One of the most exhilarating ways to burn off some energy and have a blast during the winter months is to take a “polar bear plunge” — jump into a freezing pond, river or ocean. As your body scrambles to adapt to the drastic temperature drop, you may feel an Adrenaline surge like you’ve never felt before.
On New Years Day, many bold plungers broke out of their comfort zones and went for an icy swim. Some plunges will take place later in the year.
Here are five extreme polar bear plunges.
Coney Island Polar Bear Plunge
New York’s Coney Island has an old-fashioned, exciting amusement park feel . America’s oldest winter bathing group, the Coney Island Polar Bear Club, keys into that spirit, with club members plunging into the Atlantic every Sunday from November through April. The main event is New Year’s Day, when around 300 thrill seekers from around New York and the rest of America participate. Before anyone can make a dash for the waves, the master of ceremonies, Chief Polar Bear, gathers entrants by blowing a conch shell.
The club owes its existence to the efforts of bodybuilder Bernarr McFadden, who founded it in 1903. Macfadden was known as the “Father of Physical Culture.” An early champion of nutritious food and exercise, he believed that regular cold water plunges were healthy and stamina-boosting.
Courage Polar Bear Dip
You might think that Canadians have so much exposure to cold weather that they would avoid sub-zero water, but you are mistaken. Canada has a wealth of cold water plunges, including the Courage Polar Bear Dip, which runs at Coronation Park in Oakville, Ontario. The Courage kicked off for the first time in 1985 and blossomed into Canada’s biggest charity polar bear plunge, enticing hundreds of stoic swimmers and thousands of observers. According to the organizers, some attendees come for the buzzing festival atmosphere while others want to ring in the new year by doing something extreme.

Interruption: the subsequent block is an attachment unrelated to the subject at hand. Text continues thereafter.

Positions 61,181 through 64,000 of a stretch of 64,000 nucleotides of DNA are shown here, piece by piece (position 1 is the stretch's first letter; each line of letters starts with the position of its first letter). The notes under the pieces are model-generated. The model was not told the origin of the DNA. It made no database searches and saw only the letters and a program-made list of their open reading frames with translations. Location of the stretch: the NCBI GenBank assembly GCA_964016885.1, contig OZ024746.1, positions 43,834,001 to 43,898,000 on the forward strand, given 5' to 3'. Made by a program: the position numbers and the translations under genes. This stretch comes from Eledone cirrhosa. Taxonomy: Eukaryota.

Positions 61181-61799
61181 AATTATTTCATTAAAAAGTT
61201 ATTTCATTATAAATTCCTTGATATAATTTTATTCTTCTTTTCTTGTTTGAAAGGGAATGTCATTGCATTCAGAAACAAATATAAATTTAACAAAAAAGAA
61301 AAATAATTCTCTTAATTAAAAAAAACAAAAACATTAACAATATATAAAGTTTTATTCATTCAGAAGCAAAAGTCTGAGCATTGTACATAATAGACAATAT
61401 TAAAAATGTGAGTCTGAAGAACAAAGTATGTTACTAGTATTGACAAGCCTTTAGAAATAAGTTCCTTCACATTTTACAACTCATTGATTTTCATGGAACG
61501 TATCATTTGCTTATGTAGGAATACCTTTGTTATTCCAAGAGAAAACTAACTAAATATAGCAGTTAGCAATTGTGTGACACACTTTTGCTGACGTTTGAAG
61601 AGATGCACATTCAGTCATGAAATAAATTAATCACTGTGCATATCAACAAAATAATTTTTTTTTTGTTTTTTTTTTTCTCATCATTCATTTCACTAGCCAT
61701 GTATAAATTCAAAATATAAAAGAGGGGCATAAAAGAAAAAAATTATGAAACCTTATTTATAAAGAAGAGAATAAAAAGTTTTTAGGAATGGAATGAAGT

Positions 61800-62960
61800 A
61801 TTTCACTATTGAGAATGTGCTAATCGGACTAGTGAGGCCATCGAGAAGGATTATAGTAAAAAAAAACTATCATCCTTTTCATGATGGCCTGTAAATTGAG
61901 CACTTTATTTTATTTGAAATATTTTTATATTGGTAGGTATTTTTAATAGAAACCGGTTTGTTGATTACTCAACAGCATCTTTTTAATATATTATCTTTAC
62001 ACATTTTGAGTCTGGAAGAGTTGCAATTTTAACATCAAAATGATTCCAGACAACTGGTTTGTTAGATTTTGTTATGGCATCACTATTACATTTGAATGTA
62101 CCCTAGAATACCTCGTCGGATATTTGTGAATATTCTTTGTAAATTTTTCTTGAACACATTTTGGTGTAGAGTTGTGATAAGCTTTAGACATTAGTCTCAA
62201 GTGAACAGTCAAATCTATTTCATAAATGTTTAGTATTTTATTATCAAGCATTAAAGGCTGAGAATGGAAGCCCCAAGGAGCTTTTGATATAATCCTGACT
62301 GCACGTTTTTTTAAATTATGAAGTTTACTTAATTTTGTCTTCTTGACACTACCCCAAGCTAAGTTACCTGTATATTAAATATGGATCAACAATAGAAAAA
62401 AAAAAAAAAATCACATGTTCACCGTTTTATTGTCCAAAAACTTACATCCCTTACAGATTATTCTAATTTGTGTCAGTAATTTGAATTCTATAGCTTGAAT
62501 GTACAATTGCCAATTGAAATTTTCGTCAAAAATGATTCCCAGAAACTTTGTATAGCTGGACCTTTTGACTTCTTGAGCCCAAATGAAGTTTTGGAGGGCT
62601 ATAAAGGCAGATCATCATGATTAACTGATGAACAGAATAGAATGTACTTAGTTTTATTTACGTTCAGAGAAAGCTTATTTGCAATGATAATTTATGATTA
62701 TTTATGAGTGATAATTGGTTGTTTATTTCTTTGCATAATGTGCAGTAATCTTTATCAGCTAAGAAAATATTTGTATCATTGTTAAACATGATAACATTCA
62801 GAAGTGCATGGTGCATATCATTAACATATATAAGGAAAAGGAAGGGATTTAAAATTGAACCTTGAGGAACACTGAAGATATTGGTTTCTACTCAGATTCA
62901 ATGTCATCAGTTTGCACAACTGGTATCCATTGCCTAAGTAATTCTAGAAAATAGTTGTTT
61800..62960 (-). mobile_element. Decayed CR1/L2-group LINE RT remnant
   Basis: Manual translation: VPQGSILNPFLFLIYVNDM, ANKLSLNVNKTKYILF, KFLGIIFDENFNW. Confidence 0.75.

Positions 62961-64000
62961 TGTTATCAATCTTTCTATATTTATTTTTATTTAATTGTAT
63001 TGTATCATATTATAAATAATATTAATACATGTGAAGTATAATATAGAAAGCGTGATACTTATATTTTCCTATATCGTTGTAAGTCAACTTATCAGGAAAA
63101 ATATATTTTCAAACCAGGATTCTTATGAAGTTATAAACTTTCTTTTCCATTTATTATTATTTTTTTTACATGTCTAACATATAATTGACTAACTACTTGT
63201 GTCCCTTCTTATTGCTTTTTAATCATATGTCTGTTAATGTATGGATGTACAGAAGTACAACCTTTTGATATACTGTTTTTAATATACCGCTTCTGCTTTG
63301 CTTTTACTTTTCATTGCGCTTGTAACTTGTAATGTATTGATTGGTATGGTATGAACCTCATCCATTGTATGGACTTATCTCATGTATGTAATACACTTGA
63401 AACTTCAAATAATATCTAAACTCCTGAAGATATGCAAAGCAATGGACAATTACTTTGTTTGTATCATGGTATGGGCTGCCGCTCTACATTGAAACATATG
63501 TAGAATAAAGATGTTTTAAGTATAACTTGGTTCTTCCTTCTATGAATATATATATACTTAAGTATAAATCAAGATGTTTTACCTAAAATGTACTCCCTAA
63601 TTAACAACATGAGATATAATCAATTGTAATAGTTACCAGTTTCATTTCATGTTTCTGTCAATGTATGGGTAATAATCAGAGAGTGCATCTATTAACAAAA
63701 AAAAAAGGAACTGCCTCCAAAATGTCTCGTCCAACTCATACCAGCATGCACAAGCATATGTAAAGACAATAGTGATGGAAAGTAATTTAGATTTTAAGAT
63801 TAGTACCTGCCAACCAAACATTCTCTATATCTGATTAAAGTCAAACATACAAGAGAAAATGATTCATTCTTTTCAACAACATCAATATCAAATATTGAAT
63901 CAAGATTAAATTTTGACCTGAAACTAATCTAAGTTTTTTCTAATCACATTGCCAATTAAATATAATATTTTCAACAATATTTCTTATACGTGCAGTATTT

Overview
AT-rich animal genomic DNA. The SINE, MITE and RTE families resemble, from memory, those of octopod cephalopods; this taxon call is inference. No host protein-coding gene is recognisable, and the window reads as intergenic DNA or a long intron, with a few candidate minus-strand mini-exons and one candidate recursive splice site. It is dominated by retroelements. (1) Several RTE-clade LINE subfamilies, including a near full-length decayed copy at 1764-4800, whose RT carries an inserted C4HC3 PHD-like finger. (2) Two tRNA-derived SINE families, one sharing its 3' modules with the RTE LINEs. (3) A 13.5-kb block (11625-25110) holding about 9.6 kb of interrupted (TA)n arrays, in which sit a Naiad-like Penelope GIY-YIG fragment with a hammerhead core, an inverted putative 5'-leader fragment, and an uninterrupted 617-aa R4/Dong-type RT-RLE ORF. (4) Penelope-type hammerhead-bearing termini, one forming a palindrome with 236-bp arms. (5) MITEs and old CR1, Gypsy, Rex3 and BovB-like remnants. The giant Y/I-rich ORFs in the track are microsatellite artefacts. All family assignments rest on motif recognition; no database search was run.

All the funds raised go towards clean water projects through the charity group World Vision Canada.
Vancouver Polar Bear Swim
Vancouver, BC’s annual Polar Bear Swim runs from the local picnic spot English Bay. The club debuted back in 1920 and was run by Peter Pantages, a nephew of the famous Vaudeville age theater impresario, Alexander Pantages. Then, just 10 swimmers braved the bay. In 2000, a record 2,128 swimmers turned up and that record stood until 2011, when reportedly 2,230 daredevils took the plunge. Anyone with the drive to continue the tradition must register in front of the English Bay Bathhouse between 12:30 p.m. and 2:30 p.m. on New Year’s Day. Some extra bold swimmers have taken the plunge in costumes of Elvis, Santa Claus and a family of Vikings.
Lewes Polar Bear Plunge
The Lewes Polar Bear Plunge ranks as one of Delaware’s most popular events. “The uniqueness of this event, unlike many others, is that it spans all genders, age groups, income levels, and every demographic area of the state, with participation extending beyond our state’s borders,” the organizers say. Last year, the plunge that takes place off buzzing Rehoboth Beach lured almost 4,000 swimmers, raising over $650,000 for Special Olympics Delaware. The ice was first ritualistically broken back in 1982 when Dave “Da Bear” Frederick led the charge, breaching the Atlantic off Cape Henlopen State Park. For a warm-up, swimmers can participate in the 5K Run to the Plunge.
Seattle Polar Bear Plunge
In famously rainy Seattle, people apparently just cannot get enough of water. The Seattle Polar Bear Plunge was the brainchild of a local aquatic center manager, Janet Wilson. Since its launch in 2003, attendance has swelled to almost 1,000 brave plungers. According to the organizers, there are two types of plungers. The first likes to hang out for a while in the freezing water, while the second just takes a quick dip before grabbing a towel and rekindling some warmth. The organizers also warn participants not to drink any alcohol, because, contrary to popular belief, it provokes a condition too extreme even for the keenest winter sports enthusiast: hypothermia.